Page 546 - Week 02 - Wednesday, 13 February 2013

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broad range of policy objectives by ensuring that it is considered not just as a transport project or a land development or infrastructure project but as one that brings all elements of our metropolitan context together.

The government has commenced the investigative process of assessing the procurement and financing options for the light rail infrastructure and operations, including the issue of public-private partnerships. As part of this process, we will be approaching the marketplace once we have developed an appropriate level of preliminary design to provide sufficient information to effectively and efficiently engage with the market. We will also be undertaking detailed risk analysis to understand and manage the risk presented by the project and identify appropriate strategies for risk mitigation.

As part of this work, we have also commenced the preliminary investigation for what will become the property strategy for the corridor. The urban redevelopment of this corridor will be transformative, providing a stimulus and confidence in the market for development and growth along it and at its terminus nodes in Gungahlin and the city. The work to understand the appropriate land release sequencing—including appreciating potential yields on the corridor; demand volumes and patterns, particularly around housing preference in the corridor; and demographic trends and the establishment of population and density targets—is well underway.

We will be developing a land release model that is able to immediately react to market requirements, a land release model that is attentive to the social and environmental impacts of urban renewal but that also supports affordable housing choices.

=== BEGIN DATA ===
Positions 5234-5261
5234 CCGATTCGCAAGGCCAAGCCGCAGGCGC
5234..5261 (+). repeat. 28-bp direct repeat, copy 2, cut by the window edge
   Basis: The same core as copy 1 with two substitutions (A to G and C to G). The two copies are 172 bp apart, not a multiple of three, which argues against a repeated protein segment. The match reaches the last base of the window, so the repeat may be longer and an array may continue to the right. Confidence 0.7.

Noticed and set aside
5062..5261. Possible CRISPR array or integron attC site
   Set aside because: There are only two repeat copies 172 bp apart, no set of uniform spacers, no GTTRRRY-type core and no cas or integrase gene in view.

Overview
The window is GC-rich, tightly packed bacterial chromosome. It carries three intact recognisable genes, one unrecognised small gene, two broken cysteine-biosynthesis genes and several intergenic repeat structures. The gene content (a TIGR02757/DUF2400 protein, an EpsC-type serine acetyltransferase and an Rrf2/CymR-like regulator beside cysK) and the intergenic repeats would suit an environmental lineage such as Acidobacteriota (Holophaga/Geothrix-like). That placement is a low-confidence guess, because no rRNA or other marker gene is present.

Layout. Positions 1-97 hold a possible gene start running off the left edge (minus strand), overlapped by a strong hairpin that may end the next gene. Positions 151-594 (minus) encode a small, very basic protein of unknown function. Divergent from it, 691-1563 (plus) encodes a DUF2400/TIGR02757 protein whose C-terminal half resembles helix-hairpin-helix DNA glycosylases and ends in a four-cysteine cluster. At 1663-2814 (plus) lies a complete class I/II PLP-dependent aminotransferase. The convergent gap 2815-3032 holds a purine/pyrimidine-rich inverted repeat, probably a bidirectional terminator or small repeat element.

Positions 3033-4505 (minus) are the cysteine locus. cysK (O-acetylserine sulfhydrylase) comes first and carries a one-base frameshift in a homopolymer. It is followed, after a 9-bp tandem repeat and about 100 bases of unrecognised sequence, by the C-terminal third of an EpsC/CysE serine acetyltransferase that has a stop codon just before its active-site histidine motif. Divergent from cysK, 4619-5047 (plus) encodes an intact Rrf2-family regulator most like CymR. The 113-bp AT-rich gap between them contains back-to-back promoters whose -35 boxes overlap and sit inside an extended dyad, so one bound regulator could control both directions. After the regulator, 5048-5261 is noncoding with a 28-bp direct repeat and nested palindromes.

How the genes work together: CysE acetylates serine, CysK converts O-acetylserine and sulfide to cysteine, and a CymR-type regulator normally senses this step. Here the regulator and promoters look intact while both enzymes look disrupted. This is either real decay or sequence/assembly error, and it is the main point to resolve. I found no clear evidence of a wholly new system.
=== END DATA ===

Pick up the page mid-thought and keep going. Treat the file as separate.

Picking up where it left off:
The government are aiming high with this project. We aim to put in place a framework that will safeguard high-quality sustainable design while encouraging efficient and sustainable land use. The project is not only about government investment; it is also about understanding and engaging the role of the private sector in achieving the outcomes sought.

Given the relationship of various elements of this project to the daily work undertaken by other areas of government, there will be close coordination across all government agencies that have a stake. For example, the property strategy will have strong linkages with a number of government policies and strategies, including the planning strategy, Transport for Canberra, relevant city planning projects and broader public health objectives.

The capital metro project is a multifaceted initiative, and its scope and nature are unlike anything previously managed by any previous government. It represents a vision for our future, not only in the way by which the people of the territory get about during their daily lives but, more fundamentally, in the way we think of ourselves and our city. A public transport network incorporating modern, efficient and integrated light rail services is the hallmark of a mature and confident city. It is that maturity and confidence, reflected in greater amenity, economic activity and an enhanced sense of wellbeing, that we are determined to deliver to the Canberra community. There first stage of the project is a critical step along that path.

I commend my amendment to the Assembly.

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